‘Without risks, you don’t have opportunities’

During Education Day 2017, Anton Akhmerov, Pieter Bots, Pasquale Cirillo and Kevin Cowan were appointed TU Delft Education Fellows. Each fellow will receive € 50,000 to carry out an innovative educational project. In the fourth of a series of their projects, we today look at Pasquale Cirillo.

Pasquale Cirillo: "It is risk that depends on us because our definition of risk is always subjective." (Photo: Connie van Uffelen)

People tend to see risk as negative. “Of course there are some bad risks, but without risks, there are no opportunities to build something better,” says assistant professor Pasquale Cirillo of the faculty Electrical Engineering, Mathematics and Computer Science.

Cirillo aims to increase risk consciousness and management within TU Delft by developing two activities. The first is an online course called ‘Risk Mind(s) – The Logic of Risk’ which can be attended at any time. The second is ‘The Risk Lab’, a series of events and experiments on campus, open to all students and staff, about risk perception and decision-making.

In his online course, Cirillo will start with the philosophy and the logic of risk. “Risk only exists because of us. Without humans there are no risks. An earthquake is only perceived as risky because people may die and infrastructure may be destroyed. But if there is an earthquake on Pluto, nobody cares because there no human beings involved.”

Our perception of risk also differs. “An earthquake in The Netherlands would be tremendous news for Dutch people. An earthquake in New Zealand is perceived as less dangerous and risky because it is far away for the Dutch. It’s just human.” Risk is connected to probability, which you can express mathematically.

For his online course, Cirillo would like to have examples from other faculties and discuss them with colleagues. His final goal is to develop one common bachelor course that is part of all the curricula within TU Delft.  

His Risk Lab will be more of a live experiment on campus, Cirillo says. “A series of events and meetings with experiments related to risk. I am thinking of a series of seminars and events in different faculties or in the Aula. We meet and speak about topics such as financial risk, for instance. Let’s consider you are the buyer, someone else is the seller and this is the price, what do you do? Or, we are building a bridge: you are the engineer, and this guy is the first driver to cross the bridge. Let’s see how we would behave in this situation.”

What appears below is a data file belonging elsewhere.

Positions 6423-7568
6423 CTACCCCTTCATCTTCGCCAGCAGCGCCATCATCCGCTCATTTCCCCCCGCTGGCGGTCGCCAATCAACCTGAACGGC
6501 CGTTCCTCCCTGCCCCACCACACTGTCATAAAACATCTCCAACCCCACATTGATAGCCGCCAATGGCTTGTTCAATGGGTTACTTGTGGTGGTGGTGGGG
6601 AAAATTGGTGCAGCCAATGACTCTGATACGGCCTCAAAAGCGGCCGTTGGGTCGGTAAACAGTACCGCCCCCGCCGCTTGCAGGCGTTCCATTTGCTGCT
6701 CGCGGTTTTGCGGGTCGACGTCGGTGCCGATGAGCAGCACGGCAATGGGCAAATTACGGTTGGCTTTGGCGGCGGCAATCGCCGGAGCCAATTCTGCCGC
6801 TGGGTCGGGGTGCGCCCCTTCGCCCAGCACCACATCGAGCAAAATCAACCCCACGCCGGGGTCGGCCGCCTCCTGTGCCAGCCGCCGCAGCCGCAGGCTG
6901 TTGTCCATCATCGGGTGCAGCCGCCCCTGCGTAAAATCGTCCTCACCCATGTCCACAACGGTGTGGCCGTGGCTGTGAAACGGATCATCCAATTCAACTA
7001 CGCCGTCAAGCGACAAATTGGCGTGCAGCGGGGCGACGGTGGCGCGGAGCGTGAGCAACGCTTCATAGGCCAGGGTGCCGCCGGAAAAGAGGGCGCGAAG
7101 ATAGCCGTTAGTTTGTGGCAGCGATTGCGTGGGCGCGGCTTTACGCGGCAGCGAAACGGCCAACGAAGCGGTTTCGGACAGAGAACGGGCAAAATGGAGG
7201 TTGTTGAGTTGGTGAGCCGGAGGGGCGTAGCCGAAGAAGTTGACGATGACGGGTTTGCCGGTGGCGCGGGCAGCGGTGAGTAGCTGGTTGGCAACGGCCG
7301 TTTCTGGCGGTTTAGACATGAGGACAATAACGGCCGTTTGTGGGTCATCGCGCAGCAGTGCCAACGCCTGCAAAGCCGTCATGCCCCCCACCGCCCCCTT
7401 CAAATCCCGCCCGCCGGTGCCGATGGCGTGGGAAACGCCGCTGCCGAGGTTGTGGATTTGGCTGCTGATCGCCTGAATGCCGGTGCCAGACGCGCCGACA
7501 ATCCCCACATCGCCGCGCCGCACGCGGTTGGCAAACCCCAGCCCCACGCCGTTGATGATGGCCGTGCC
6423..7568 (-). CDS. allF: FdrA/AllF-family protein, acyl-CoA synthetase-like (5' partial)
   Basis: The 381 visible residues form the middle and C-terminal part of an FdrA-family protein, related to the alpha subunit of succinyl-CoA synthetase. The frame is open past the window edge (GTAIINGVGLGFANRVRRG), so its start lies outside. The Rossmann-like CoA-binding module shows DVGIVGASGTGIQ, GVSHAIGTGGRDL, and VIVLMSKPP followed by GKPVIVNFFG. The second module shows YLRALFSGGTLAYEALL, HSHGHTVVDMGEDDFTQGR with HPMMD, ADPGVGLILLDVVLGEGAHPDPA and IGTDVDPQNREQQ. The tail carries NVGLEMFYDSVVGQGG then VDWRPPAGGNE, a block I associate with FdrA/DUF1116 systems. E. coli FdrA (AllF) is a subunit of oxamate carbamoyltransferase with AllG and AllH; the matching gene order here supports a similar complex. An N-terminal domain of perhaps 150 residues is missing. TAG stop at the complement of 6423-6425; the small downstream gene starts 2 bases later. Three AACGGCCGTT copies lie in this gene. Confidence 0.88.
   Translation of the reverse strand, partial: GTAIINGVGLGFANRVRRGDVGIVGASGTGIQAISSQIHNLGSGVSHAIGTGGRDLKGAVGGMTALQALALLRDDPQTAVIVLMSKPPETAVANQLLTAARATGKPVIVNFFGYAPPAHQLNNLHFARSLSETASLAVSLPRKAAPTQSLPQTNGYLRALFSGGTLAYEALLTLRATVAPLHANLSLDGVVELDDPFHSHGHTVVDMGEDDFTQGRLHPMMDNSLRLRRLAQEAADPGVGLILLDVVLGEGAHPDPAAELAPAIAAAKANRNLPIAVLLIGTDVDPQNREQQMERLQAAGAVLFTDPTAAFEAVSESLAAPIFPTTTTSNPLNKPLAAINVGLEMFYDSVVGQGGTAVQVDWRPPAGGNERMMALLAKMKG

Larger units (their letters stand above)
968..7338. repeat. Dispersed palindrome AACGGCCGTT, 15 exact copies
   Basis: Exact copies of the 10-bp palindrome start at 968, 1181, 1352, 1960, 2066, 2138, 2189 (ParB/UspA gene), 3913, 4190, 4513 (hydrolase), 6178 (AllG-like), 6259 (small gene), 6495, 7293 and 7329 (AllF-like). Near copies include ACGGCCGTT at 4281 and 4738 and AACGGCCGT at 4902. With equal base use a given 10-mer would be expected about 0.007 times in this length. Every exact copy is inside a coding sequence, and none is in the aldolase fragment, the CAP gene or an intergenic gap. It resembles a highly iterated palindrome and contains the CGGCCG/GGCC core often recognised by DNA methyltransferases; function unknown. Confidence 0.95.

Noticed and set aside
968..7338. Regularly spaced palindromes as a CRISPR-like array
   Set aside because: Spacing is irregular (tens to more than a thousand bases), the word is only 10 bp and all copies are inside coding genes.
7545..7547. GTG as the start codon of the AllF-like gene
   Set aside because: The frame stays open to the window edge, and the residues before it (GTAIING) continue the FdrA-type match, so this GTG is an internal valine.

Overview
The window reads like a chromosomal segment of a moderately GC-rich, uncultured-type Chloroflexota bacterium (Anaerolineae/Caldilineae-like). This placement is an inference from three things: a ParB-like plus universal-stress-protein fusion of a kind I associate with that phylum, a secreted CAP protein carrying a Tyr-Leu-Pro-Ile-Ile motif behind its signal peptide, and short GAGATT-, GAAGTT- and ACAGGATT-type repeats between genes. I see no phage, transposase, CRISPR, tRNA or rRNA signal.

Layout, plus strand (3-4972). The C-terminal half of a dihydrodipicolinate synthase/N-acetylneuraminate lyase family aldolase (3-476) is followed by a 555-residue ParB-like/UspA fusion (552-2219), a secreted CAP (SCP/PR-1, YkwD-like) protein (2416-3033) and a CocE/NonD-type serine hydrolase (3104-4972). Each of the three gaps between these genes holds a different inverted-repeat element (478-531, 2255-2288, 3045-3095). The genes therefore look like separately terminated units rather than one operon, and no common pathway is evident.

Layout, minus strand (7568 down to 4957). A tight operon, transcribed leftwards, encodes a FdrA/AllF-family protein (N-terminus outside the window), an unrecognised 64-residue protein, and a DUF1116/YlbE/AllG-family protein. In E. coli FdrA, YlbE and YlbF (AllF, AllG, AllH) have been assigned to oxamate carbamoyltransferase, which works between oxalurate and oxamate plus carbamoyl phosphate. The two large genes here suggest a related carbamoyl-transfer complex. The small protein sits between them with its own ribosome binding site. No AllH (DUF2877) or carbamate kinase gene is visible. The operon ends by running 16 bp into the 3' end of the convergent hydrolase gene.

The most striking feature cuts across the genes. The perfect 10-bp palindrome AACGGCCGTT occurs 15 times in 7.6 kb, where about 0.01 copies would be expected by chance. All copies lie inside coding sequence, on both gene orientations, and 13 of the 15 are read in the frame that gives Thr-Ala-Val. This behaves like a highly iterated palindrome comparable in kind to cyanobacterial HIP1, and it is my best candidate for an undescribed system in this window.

Cirillo will also deal with the ethics of risk management and modelling. In his own faculty, students are required to follow a course related to the ethics of mathematical models. “These models are used everywhere in engineering. When your model doesn’t work, you have to be transparent and admit it because it could be used to build a bridge or a car, for example.”

Cirillo thinks that students are not aware of the fact that risk ‘depends on us’. “It is not us depending on risk. It is risk that depends on us because our definition of risk is always subjective. For example, there are students who willingly take an exam without really studying. If they fail the first time, it is okay. If they fail the last exam before they can graduate, it is a different thing. So it is always very subjective. Your perception of risk depends on you, and if the world changes and the risk changes, your behaviour also changes. There is a feedback loop.”

Also read: 

How students experience peer review and appraisal 

‘Students actively exploring science right from the start’

Grading more systematic and less time-consuming

Nieuwsredacteur Connie van Uffelen

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